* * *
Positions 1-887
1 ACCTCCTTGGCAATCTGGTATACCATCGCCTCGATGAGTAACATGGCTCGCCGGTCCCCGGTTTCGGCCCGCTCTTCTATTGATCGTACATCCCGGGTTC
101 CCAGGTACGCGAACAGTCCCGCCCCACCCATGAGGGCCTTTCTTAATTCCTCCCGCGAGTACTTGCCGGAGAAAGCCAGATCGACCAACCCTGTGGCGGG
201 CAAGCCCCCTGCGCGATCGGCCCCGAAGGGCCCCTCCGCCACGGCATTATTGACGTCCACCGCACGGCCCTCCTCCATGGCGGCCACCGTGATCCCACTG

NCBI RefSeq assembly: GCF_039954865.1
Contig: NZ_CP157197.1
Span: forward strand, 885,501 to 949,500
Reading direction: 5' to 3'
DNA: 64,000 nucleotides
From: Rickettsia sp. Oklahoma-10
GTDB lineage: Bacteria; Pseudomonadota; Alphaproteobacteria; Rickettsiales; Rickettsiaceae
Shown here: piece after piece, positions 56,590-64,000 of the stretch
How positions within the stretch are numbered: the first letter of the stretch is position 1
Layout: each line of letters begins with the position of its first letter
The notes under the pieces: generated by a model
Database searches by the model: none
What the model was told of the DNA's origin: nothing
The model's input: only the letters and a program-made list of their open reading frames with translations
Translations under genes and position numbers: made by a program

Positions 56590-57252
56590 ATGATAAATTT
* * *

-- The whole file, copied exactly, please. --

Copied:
Positions 1-887
1 ACCTCCTTGGCAATCTGGTATACCATCGCCTCGATGAGTAACATGGCTCGCCGGTCCCCGGTTTCGGCCCGCTCTTCTATTGATCGTACATCCCGGGTTC
101 CCAGGTACGCGAACAGTCCCGCCCCACCCATGAGGGCCTTTCTTAATTCCTCCCGCGAGTACTTGCCGGAGAAAGCCAGATCGACCAACCCTGTGGCGGG
201 CAAGCCCCCTGCGCGATCGGCCCCGAAGGGCCCCTCCGCCACGGCATTATTGACGTCCACCGCACGGCCCTCCTCCATGGCGGCCACCGTGATCCCACTG

NCBI RefSeq assembly: GCF_039954865.1
Contig: NZ_CP157197.1
Span: forward strand, 885,501 to 949,500
Reading direction: 5' to 3'
DNA: 64,000 nucleotides
From: Rickettsia sp. Oklahoma-10
GTDB lineage: Bacteria; Pseudomonadota; Alphaproteobacteria; Rickettsiales; Rickettsiaceae
Shown here: piece after piece, positions 56,590-64,000 of the stretch
How positions within the stretch are numbered: the first letter of the stretch is position 1
Layout: each line of letters begins with the position of its first letter
The notes under the pieces: generated by a model
Database searches by the model: none
What the model was told of the DNA's origin: nothing
The model's input: only the letters and a program-made list of their open reading frames with translations
Translations under genes and position numbers: made by a program

Positions 56590-57252
56590 ATGATAAATTT